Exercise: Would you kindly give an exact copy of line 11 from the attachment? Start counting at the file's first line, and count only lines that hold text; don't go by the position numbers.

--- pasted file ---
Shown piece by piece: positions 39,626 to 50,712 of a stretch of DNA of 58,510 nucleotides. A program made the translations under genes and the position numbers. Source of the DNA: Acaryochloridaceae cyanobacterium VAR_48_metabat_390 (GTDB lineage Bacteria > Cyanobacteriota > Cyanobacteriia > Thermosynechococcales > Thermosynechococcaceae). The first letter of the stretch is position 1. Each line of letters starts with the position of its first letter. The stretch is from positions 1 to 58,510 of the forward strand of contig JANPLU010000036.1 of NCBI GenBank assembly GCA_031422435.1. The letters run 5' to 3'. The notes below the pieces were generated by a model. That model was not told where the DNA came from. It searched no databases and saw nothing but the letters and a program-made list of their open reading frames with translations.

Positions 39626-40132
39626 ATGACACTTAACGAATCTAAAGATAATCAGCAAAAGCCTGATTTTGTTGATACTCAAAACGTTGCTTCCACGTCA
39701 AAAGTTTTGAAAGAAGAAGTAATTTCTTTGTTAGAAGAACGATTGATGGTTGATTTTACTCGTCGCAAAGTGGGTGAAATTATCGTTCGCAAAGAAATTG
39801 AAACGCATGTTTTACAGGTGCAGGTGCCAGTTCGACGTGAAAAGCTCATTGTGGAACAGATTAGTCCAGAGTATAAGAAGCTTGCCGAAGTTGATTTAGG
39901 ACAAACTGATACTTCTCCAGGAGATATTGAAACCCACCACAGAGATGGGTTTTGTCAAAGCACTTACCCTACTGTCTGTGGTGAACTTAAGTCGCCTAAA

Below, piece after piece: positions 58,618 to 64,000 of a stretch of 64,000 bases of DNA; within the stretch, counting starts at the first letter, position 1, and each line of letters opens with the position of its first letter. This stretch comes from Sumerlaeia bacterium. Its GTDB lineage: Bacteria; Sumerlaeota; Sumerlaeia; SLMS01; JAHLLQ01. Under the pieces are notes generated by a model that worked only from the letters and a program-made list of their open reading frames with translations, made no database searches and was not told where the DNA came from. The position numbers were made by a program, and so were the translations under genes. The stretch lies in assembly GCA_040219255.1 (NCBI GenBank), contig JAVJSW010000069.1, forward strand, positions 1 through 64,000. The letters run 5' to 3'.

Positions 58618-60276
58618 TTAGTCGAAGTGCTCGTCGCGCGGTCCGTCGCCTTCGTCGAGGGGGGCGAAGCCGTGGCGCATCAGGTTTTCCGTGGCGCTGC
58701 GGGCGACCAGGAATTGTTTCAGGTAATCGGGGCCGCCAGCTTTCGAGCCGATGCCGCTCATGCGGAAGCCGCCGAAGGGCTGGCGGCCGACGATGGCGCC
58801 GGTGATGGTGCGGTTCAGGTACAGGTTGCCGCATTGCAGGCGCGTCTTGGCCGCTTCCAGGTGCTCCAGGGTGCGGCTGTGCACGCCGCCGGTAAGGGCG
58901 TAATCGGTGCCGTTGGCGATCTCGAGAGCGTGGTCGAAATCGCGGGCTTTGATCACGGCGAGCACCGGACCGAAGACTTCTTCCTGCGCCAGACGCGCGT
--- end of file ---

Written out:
58801 GGTGATGGTGCGGTTCAGGTACAGGTTGCCGCATTGCAGGCGCGTCTTGGCCGCTTCCAGGTGCTCCAGGGTGCGGCTGTGCACGCCGCCGGTAAGGGCG